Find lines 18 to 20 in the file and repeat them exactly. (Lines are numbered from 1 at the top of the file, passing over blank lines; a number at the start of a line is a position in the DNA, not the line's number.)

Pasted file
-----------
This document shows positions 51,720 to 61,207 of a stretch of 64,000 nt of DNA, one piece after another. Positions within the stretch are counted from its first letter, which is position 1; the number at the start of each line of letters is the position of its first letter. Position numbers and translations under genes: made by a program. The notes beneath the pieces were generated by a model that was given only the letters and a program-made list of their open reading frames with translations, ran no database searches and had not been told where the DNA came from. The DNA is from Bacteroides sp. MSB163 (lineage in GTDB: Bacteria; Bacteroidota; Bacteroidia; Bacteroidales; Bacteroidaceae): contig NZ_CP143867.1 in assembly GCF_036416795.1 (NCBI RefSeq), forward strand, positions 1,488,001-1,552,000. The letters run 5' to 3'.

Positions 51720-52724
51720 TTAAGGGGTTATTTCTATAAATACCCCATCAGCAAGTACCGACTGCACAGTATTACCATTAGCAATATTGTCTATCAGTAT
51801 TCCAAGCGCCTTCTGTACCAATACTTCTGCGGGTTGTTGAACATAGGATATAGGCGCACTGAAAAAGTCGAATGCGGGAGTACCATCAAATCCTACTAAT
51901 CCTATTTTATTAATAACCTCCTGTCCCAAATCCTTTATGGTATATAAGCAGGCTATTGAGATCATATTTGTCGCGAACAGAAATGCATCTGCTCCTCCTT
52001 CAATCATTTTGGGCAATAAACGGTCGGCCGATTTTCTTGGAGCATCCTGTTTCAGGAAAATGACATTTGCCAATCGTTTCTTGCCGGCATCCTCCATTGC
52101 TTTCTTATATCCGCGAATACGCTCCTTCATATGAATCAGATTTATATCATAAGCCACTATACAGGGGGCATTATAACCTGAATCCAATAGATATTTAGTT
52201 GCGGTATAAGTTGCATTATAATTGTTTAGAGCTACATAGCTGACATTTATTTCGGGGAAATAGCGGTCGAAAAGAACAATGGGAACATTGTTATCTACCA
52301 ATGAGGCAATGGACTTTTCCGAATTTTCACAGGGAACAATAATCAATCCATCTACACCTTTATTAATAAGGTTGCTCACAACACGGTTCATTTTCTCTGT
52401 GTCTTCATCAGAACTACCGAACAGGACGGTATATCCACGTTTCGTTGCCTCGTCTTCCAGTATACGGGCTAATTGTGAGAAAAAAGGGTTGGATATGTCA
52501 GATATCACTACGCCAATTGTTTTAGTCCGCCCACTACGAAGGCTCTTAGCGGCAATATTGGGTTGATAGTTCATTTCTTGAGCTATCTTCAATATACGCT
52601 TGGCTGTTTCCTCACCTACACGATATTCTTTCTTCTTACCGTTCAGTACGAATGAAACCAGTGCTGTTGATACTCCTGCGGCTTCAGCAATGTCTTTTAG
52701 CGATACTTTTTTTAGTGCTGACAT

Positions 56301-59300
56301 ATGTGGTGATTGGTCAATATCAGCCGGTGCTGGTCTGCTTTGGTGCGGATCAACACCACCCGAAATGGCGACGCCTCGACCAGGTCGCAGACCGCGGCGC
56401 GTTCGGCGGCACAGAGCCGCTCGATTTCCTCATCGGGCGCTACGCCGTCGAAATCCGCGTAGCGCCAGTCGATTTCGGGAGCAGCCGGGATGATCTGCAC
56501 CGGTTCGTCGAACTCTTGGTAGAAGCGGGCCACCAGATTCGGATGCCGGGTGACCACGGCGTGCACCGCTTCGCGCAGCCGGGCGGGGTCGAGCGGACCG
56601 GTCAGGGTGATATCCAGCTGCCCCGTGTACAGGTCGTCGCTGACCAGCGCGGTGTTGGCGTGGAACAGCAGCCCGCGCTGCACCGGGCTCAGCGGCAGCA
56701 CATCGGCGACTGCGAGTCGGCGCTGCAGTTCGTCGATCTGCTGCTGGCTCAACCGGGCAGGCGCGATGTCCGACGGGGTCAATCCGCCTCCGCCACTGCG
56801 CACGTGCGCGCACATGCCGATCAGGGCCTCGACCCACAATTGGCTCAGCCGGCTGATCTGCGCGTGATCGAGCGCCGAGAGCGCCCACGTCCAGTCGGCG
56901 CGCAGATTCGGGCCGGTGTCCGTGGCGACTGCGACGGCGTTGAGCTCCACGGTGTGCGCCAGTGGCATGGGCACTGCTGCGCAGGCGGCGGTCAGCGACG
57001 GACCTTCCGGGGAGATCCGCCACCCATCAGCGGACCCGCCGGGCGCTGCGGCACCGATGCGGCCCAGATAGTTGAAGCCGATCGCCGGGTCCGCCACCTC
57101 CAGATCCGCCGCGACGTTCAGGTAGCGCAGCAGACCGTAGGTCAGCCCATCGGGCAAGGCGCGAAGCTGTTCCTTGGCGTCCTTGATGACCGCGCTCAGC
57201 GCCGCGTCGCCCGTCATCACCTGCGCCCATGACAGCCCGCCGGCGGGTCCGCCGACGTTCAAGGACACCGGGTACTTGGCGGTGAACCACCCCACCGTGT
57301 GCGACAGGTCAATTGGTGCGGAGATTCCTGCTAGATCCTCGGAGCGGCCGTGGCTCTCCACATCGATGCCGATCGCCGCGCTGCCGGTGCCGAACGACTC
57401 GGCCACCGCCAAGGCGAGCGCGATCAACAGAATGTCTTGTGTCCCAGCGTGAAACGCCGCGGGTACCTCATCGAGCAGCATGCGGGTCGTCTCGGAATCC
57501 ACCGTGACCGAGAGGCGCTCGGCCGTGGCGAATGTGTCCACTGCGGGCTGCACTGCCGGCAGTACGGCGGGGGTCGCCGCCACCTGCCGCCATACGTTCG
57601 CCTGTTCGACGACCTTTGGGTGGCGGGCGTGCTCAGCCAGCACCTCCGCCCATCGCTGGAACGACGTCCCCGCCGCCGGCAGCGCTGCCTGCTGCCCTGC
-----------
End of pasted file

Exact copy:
56601 GTCAGGGTGATATCCAGCTGCCCCGTGTACAGGTCGTCGCTGACCAGCGCGGTGTTGGCGTGGAACAGCAGCCCGCGCTGCACCGGGCTCAGCGGCAGCA
56701 CATCGGCGACTGCGAGTCGGCGCTGCAGTTCGTCGATCTGCTGCTGGCTCAACCGGGCAGGCGCGATGTCCGACGGGGTCAATCCGCCTCCGCCACTGCG
56801 CACGTGCGCGCACATGCCGATCAGGGCCTCGACCCACAATTGGCTCAGCCGGCTGATCTGCGCGTGATCGAGCGCCGAGAGCGCCCACGTCCAGTCGGCG